BAGHDAD, Iraq (CNN) -- Dozens of Islamic militants loyal to al Qaeda attacked Shiite Muslim villages north of Baghdad around dawn Sunday, killing more than a dozen people, an Interior Ministry official said.
An Iraqi soldier surveys the damage from a car bomb in Baghdad that left two people dead Sunday.
Iraqi troops and police arrived and chased off the militants, the official said.
Also Sunday, Shiite Police Col. Karim Abdul Hussein was gunned down near his home in Afak, east of the southern provincial capital of Diwaniya.
The assassination comes five weeks after a bombing that killed the province's governor and police chief, along with three bodyguards.
Diyala has been the scene of sometimes-intense fighting between Shiite factions in recent months, and coalition forces have taken on militia fighters in Diwaniya.
Eight more people were killed and 14 were wounded in a gun battle in western Baghdad, and other attacks left at least seven people dead nationwide.
The al Qaeda raids targeted two villages about 25 miles (40 kilometers) north of Baquba. The fundamentalist Sunni fighters, armed with guns and rocket-propelled grenades, struck about 6 a.m. Sunday (10 p.m. Saturday ET).
The Sunni fighters killed 14 people, including three children, wounded 10 others and set 12 houses ablaze, the Interior Ministry official said.
Villagers fought back for about an hour before Iraqi police and army units joined the battle, but there were no casualties reported among the attackers. The jihadists retreated into the countryside with government troops in pursuit after reinforcements arrived, the official said.
In the Baghdad gun battle, which was between security forces and unidentified gunmen, eight people were killed and 14 wounded, most of them civilians, an Interior Ministry official said.
Details were sketchy, but the official said witnesses told police that the security forces involved appeared to be Westerners driving sport utility vehicles, which are usually used by Western companies.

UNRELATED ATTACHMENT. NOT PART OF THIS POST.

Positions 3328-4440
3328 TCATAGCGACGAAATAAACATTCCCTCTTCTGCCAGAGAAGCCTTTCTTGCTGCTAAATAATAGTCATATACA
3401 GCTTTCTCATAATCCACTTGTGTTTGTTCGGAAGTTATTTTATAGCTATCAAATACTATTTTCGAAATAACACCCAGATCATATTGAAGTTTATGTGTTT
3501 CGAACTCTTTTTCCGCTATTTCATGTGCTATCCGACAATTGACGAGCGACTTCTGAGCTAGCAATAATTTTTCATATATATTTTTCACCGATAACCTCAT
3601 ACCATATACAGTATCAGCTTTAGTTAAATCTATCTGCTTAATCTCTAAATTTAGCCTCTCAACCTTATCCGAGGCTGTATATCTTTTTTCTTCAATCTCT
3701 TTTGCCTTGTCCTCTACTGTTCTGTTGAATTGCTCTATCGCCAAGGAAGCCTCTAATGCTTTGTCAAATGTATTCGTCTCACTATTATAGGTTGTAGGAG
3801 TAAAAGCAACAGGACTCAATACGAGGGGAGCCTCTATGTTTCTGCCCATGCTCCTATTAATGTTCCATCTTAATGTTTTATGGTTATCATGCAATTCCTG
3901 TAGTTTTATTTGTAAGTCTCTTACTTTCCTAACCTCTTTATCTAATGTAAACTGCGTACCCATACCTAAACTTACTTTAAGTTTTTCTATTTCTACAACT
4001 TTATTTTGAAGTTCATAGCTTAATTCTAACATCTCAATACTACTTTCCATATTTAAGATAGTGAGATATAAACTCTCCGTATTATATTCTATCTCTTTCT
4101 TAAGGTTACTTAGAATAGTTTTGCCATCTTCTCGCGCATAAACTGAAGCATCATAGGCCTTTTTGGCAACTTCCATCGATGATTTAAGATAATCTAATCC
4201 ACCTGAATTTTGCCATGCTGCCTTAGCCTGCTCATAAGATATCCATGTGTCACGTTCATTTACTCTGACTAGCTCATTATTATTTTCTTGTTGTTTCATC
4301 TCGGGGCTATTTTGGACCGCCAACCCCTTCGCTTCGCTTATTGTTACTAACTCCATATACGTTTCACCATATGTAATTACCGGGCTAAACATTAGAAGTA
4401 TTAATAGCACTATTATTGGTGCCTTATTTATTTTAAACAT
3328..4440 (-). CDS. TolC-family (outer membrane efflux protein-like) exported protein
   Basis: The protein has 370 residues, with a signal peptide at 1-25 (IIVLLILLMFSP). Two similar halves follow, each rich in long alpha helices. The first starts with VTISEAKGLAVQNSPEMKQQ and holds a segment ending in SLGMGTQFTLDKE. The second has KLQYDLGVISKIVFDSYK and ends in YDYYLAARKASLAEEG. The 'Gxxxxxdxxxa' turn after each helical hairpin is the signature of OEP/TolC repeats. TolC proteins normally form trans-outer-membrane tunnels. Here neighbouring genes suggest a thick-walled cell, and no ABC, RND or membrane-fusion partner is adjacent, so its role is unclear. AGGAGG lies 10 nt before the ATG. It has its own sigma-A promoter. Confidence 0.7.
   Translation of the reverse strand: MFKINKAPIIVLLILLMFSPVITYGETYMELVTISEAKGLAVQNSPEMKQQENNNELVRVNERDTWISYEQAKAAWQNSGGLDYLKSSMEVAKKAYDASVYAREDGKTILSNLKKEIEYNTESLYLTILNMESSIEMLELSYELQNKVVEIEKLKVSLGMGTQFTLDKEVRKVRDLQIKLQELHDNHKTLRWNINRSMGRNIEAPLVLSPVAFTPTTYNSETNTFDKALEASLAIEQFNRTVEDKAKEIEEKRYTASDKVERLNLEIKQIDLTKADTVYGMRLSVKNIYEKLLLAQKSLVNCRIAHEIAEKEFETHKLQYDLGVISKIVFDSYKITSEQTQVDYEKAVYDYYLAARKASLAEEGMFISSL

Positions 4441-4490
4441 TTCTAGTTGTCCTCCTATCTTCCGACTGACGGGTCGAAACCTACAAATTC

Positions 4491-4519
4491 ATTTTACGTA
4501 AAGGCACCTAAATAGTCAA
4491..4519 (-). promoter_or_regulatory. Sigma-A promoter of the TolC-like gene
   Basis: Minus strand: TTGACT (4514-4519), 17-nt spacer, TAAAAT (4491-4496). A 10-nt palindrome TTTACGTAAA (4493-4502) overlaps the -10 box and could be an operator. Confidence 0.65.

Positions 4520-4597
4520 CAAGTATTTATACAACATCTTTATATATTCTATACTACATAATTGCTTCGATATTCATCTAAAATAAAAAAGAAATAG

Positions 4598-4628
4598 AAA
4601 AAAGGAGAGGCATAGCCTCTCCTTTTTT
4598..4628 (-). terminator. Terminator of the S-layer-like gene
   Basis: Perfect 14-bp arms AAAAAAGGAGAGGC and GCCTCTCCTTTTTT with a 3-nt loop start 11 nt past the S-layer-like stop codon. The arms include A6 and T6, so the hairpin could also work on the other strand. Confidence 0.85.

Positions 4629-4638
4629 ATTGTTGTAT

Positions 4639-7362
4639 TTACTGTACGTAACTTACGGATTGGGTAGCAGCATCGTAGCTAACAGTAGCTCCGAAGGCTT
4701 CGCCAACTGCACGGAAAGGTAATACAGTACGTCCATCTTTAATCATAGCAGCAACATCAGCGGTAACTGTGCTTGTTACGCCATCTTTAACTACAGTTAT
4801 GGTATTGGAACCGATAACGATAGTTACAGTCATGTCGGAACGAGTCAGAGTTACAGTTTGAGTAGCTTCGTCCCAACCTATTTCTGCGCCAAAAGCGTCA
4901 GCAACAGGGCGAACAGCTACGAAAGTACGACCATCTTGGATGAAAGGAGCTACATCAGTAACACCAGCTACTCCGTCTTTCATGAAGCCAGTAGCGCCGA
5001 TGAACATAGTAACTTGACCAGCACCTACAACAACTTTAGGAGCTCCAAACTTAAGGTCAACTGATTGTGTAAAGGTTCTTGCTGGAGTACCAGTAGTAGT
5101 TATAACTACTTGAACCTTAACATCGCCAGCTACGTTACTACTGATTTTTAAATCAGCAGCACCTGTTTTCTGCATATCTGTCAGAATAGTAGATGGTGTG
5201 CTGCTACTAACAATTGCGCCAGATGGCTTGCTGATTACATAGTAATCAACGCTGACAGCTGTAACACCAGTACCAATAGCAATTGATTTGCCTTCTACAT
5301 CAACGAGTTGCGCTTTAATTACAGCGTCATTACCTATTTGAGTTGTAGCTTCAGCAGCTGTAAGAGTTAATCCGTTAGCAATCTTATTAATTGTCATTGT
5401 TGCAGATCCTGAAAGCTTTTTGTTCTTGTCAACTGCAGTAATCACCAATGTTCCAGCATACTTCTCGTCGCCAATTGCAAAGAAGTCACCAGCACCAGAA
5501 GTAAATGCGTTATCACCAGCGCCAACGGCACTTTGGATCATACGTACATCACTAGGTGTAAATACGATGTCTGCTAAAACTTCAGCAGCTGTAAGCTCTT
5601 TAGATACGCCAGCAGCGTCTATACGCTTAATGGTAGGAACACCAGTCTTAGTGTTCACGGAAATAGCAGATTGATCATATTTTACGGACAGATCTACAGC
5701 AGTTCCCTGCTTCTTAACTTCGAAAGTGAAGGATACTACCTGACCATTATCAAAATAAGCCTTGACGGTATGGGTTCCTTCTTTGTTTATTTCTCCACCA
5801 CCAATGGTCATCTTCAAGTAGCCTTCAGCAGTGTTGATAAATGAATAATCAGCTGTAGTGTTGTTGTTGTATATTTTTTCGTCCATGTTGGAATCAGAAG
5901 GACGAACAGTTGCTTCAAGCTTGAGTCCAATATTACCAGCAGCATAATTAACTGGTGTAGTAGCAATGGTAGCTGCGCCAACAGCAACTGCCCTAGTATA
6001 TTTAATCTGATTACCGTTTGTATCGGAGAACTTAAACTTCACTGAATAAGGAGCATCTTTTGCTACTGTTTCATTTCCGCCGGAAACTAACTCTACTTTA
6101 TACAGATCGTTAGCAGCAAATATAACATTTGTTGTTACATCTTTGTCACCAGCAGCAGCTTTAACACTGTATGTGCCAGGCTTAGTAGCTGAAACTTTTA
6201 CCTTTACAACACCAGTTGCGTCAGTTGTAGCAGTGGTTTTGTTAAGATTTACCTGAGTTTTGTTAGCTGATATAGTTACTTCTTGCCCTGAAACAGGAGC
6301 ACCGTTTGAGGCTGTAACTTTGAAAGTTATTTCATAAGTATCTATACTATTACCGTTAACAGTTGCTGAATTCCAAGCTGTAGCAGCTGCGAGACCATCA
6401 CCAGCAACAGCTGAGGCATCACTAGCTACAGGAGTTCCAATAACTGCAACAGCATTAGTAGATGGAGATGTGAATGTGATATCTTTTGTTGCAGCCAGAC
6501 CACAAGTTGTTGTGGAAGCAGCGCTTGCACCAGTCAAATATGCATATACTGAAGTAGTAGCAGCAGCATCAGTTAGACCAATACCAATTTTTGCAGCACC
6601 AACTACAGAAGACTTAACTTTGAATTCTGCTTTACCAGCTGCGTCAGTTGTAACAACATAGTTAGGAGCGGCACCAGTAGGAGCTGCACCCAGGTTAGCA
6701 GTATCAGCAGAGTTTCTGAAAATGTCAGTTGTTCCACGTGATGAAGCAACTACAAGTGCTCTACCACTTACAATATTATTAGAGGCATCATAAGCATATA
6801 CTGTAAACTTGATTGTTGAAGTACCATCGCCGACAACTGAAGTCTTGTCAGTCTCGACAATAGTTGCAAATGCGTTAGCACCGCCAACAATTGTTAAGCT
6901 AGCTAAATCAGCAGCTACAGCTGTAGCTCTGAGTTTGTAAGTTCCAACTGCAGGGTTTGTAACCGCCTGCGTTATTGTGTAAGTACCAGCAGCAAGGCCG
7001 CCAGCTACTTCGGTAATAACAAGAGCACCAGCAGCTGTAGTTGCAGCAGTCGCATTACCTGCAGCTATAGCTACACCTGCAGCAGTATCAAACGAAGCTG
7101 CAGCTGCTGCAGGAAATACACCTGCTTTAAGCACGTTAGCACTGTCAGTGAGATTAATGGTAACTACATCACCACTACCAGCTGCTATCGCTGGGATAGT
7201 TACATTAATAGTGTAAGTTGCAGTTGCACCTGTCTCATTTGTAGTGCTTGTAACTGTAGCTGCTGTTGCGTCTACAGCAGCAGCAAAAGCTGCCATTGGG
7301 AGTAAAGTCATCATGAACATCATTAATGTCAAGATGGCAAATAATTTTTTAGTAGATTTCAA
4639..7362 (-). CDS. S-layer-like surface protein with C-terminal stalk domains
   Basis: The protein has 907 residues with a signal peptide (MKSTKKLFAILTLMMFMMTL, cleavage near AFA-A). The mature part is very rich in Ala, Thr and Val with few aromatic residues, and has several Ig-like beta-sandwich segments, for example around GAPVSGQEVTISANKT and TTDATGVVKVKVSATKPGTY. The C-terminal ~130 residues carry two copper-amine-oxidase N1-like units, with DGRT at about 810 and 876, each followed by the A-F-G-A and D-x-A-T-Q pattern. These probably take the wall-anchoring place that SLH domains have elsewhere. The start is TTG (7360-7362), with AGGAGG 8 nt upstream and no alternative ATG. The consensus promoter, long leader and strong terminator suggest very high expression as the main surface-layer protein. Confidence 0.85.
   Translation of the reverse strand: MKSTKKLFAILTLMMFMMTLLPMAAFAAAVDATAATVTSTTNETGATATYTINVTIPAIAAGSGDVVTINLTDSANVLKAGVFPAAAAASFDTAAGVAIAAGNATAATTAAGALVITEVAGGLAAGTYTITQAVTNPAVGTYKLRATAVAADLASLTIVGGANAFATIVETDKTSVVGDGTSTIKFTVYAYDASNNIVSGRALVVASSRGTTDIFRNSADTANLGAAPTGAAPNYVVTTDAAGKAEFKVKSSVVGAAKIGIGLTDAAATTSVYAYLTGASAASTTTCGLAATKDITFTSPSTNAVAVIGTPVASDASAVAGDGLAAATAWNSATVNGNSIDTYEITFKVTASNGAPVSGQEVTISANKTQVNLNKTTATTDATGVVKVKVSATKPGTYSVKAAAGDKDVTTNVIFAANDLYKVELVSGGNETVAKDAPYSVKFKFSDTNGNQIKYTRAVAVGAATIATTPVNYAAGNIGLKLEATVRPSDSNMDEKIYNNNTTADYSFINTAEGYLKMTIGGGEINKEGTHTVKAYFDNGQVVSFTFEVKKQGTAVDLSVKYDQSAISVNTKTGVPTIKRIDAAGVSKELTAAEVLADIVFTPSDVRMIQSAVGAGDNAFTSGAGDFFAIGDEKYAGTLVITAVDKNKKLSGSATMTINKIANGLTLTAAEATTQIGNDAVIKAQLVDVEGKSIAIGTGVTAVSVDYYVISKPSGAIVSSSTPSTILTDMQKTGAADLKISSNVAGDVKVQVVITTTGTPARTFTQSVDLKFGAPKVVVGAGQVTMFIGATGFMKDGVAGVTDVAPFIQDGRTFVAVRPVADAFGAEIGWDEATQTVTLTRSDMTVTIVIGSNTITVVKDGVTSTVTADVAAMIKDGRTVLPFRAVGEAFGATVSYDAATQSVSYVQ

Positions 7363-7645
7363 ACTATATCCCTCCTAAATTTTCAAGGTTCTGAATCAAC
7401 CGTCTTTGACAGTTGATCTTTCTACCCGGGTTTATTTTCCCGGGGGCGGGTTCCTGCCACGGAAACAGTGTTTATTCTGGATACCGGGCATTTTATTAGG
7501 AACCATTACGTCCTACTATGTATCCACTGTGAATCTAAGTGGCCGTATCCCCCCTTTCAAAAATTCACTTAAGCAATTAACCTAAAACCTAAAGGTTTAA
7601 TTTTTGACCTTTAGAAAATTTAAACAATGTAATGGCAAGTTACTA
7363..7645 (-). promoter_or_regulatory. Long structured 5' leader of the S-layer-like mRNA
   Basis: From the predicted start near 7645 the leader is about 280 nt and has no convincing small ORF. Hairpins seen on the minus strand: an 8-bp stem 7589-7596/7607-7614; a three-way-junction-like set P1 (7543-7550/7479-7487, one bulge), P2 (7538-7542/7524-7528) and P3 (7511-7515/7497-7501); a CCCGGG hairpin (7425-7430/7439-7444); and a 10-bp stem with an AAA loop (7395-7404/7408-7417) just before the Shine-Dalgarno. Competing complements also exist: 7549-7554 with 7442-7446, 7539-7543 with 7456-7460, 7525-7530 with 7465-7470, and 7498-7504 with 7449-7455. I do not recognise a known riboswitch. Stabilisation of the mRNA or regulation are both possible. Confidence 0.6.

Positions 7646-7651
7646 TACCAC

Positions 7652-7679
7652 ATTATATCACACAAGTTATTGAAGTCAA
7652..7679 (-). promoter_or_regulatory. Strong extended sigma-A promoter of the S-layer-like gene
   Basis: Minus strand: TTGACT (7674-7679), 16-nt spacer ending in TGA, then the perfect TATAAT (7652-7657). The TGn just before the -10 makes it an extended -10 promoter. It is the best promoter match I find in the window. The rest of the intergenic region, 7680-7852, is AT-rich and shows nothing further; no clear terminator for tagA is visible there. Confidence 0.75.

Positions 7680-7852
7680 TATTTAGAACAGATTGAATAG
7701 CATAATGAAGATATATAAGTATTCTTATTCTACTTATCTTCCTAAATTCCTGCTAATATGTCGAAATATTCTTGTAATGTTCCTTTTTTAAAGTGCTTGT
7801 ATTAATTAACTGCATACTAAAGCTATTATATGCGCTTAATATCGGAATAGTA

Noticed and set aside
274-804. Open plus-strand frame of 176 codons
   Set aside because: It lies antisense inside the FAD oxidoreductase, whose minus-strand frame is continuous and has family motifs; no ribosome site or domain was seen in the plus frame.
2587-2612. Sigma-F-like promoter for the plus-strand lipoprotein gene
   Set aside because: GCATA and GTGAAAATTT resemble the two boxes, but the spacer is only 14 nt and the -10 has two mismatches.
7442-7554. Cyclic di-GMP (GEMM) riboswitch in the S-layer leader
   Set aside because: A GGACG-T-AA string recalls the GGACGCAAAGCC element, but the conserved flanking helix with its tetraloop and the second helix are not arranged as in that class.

State television network al-Iraqiya reported that a Western security company was involved in the shootout, but it did not identify the firm.
In a statement carried on the network, Prime Minister Nuri al-Maliki said his government would punish those responsible and bar the company involved from working in Iraq.
An estimated 25,000-plus employees of private security firms are working in Iraq, guarding diplomats, reconstruction workers and government officials. As many as 200 are believed to have been killed on the job, according to U.S. congressional reports.
The clash occurred near Nisoor square, in western Baghdad.
In addition, one person was killed and seven wounded in a car bomb in the Mansour district, also on Baghdad's west side, the official said. And in eastern Baghdad, a mortar round killed one person and wounded three others when it landed near Shaab stadium Sunday morning.
In northern Iraq, five people died and 22 were wounded when a suicide bomber detonated his explosives vest in a popular restaurant in Tuz Khurmatu, a mainly Turkmen town about 106 miles (170 kilometers) north of Baghdad, a Kirkuk police official told CNN.
Suspect nabbed in sheik slaying